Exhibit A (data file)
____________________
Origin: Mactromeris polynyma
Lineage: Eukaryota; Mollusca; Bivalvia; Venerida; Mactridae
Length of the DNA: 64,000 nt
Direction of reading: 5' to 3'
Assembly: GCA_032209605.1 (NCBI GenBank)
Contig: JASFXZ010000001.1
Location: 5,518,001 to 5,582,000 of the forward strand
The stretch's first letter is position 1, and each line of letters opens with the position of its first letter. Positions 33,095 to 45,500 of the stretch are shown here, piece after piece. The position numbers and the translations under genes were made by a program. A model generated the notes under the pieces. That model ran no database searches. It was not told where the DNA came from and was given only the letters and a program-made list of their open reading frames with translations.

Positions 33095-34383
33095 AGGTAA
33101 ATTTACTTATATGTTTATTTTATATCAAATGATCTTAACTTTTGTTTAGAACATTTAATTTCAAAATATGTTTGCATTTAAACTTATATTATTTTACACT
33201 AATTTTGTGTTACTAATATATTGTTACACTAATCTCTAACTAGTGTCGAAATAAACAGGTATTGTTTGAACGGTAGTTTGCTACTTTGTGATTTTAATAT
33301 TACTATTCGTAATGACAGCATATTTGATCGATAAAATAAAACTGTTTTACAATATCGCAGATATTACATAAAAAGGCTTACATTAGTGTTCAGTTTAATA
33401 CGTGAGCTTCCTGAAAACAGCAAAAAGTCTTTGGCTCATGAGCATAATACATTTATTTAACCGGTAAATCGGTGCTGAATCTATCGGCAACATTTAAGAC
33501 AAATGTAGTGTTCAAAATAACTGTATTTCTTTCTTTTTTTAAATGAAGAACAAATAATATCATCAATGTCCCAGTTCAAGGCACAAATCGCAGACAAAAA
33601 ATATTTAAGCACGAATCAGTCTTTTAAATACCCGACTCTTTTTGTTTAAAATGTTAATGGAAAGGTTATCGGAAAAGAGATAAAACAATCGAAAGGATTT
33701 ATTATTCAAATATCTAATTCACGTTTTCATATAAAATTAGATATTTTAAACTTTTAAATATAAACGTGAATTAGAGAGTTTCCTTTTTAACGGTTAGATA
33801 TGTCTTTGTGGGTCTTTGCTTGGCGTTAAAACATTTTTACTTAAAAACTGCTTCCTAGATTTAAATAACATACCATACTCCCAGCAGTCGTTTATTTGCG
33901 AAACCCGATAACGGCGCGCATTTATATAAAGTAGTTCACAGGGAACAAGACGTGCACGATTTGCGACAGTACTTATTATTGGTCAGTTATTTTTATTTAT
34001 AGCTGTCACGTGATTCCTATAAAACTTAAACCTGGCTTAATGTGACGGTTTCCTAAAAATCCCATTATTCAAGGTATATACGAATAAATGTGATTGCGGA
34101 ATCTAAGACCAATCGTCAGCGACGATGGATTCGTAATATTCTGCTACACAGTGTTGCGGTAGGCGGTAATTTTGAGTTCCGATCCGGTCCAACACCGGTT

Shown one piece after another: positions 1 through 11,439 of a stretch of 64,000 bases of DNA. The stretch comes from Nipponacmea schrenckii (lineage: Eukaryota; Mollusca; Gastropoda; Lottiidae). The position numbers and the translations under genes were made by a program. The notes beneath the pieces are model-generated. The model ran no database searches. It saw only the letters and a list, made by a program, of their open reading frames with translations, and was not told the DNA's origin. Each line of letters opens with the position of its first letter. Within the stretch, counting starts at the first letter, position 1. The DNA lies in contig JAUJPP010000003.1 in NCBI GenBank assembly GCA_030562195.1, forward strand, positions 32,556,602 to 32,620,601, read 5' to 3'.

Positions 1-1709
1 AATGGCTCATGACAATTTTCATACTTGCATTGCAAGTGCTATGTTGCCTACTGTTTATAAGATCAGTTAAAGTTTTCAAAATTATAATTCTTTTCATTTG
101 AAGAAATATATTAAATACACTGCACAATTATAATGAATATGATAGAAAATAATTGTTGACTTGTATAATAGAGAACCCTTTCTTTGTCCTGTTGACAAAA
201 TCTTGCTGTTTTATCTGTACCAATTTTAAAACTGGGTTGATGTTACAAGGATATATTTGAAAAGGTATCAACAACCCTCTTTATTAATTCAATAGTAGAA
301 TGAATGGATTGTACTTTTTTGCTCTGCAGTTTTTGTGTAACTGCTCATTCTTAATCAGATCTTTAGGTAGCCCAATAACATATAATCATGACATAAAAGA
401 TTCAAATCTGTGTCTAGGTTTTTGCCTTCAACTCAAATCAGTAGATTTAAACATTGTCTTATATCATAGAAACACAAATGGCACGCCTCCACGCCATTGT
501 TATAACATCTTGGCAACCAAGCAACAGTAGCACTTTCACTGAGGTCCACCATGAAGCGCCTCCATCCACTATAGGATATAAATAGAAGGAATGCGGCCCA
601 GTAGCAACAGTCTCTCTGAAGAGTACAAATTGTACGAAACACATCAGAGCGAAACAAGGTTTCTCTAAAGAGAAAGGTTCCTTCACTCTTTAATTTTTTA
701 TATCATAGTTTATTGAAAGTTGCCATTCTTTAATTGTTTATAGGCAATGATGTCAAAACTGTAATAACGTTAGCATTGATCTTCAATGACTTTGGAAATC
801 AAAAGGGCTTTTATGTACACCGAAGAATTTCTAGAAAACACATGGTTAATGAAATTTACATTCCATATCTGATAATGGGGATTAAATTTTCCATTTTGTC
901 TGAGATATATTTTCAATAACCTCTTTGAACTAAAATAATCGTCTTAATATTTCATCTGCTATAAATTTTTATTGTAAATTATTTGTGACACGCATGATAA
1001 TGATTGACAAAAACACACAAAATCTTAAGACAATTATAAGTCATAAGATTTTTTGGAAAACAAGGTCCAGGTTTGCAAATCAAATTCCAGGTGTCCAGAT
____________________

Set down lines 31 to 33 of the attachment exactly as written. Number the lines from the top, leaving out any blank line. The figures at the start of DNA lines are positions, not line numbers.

701 TATCATAGTTTATTGAAAGTTGCCATTCTTTAATTGTTTATAGGCAATGATGTCAAAACTGTAATAACGTTAGCATTGATCTTCAATGACTTTGGAAATC
801 AAAAGGGCTTTTATGTACACCGAAGAATTTCTAGAAAACACATGGTTAATGAAATTTACATTCCATATCTGATAATGGGGATTAAATTTTCCATTTTGTC
901 TGAGATATATTTTCAATAACCTCTTTGAACTAAAATAATCGTCTTAATATTTCATCTGCTATAAATTTTTATTGTAAATTATTTGTGACACGCATGATAA